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News Release | U.S. PIRG Education Fund | Solid Waste

U.S. PIRG Education Fund urges the public to hold Coca-Cola accountable on its pledge to reduce plastic use

The Coca-Cola Company, a top plastic polluter according to a 2020 Brand Audit from the nonprofit Break Free From Plastic, announced a new commitment today to start using plastic bottles made with 100 percent recycled plastic for select brands in some U.S. states. According to the company, it would account for a nearly 20 percent reduction of new plastic used in North America compared to 2018. The commitment follows similar ones made by other major consumer goods companies, recently documented by U.S. PIRG Education Fund.

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Blog Post | Solid Waste

Coming clean on fast fashion’s wasteful secret | Olivia Sullivan

This year’s brands are overwhelmed with record amounts of accumulated overstock because of COVID-19 lockdowns. All that clothing has to go somewhere if it’s not being sold.

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News Release | US PIRG Education Fund

Statement: Toxic metals found in baby food

A report released Thursday by a U.S. House of Representatives subcommittee said four of the seven largest baby food manufacturers have sold baby food with “significant levels of toxic heavy metals” dating back to at least late 2019.

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Blog Post | Solid Waste

Progress or more of the same from top corporate plastic polluters? | Haley Clinton

For the third year in a row, the list of the largest plastic polluters in the world remains pretty much the same. According to the 2020 Brand Audit Report by Break Free From Plastic, the corporations responsible for polluting the greatest amount of plastic waste are, in order: The Coca-Cola Company; PepsiCo; Nestlé; Unilever; Mondelez International; Mars, Inc.; Procter & Gamble; Philip Morris International; Colgate-Palmolive; and Perfetti Van Melle.

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News Release | US PIRG Education Fund | COVID-19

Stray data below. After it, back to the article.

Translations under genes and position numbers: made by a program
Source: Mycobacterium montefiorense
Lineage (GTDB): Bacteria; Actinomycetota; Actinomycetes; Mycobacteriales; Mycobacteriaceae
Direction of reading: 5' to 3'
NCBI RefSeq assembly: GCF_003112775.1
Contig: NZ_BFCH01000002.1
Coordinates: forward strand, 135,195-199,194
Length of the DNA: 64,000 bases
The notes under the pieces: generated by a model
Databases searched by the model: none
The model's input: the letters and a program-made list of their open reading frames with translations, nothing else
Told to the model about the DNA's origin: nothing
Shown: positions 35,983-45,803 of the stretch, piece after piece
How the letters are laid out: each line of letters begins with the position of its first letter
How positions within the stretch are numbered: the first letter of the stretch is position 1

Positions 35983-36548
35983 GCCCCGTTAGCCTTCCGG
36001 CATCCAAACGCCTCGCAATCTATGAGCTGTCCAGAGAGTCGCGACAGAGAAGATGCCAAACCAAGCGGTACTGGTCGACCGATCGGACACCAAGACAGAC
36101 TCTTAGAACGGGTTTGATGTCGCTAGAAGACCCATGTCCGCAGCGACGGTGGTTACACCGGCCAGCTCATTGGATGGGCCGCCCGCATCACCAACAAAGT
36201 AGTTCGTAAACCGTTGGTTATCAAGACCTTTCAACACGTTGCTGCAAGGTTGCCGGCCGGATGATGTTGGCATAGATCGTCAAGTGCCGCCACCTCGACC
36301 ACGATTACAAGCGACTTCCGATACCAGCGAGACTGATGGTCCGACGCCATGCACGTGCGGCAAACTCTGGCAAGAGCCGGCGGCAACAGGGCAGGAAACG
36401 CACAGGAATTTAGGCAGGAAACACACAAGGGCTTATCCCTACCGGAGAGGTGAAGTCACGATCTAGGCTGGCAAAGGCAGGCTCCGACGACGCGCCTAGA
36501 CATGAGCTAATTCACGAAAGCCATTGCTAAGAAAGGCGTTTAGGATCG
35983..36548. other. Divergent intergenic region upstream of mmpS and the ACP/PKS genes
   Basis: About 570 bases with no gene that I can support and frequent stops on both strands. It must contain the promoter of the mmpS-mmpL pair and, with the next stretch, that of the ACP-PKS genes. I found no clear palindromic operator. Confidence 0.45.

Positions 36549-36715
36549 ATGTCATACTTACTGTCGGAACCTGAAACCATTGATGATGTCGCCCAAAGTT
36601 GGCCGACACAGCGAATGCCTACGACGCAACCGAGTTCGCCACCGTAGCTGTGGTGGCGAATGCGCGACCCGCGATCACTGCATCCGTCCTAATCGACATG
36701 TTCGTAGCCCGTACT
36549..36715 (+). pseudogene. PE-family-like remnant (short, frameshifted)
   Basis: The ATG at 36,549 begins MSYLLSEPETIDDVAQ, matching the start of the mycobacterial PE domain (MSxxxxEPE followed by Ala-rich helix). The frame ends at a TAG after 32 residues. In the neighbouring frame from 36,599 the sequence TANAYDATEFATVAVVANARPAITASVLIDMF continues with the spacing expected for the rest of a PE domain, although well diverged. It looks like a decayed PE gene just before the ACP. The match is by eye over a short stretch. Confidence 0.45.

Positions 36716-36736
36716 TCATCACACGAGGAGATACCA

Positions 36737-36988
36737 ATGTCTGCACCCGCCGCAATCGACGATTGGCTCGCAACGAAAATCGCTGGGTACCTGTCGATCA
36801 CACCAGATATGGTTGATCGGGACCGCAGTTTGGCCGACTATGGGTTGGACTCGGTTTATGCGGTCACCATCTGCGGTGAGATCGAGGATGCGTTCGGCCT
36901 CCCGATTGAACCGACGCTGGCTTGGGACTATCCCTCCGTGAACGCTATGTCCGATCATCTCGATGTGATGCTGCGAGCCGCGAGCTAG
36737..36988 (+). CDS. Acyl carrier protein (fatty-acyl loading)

Report: Nursing homes cope with huge staff shortages

At any given time throughout most of 2020, more than 200,000 Americans resided in nursing homes that admit they were suffering through staff shortages.

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News Release | Illinois PIRG | COVID-19

Governor J.B. Pritzker takes action to save lives

Gov. J.B. Pritzker announced today that he will be expanding Illinois’ restrictions designed to combat the novel coronavirus (COVID-19). In response to the governor’s announcement, IllinoisPIRG director Abe Scarr released the following statement.

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News Release | Illinois PIRG Education Fund | Consumer Tips

35th annual Trouble in Toyland report uncovers mislabeled and dangerous toys

Illinois PIRG Education Fund’s Trouble in Toyland report has helped identify dangerous toys for 35 years. But 2020 is unique, and as Americans have worked, learned and played from home to protect themselves from COVID-19, children could be more susceptible to certain toy-related hazards. 

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News Release | Illinois PIRG Education Fund | COVID-19

Report: Nursing homes endure massive PPE shortages

Thousands of nursing homes nationwide are dealing with horrific shortages of masks, gowns and other items they need to protect residents, workers and the broader community from COVID-19. When nursing homes don’t have enough personal protective equipment (PPE), it can lead to outbreaks among residents and staff, worker quarantines and shortages, and more risk to workers’ and residents’ families and neighborhoods.

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News Release | US PIRG Education Fund | Consumer Protection

FTC settles first case against VoIP provider for allowing illegal robocalls

This FTC settlement must be a wake-up call to phone service providers so they do more to protect consumers. If not, the FTC must be vigilant in going after companies that enable the immoral practice of preying on consumers. And the FCC should require providers to block spoofed calls that we all know are scams.

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News Release | U.S. PIRG | Consumer Protection, Food

New study indicates toxic chemicals used in take-out food packaging from popular chains

A new study that tested for PFAS in food containers from six restaurant chains found that, out of 29 unique samples, 14 tested above the screening level for fluorine, suggesting PFAS treatment.

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Report | Illinois PIRG Education Fund | Democracy

Small Donors A Small Factor In Chicago Mayoral Race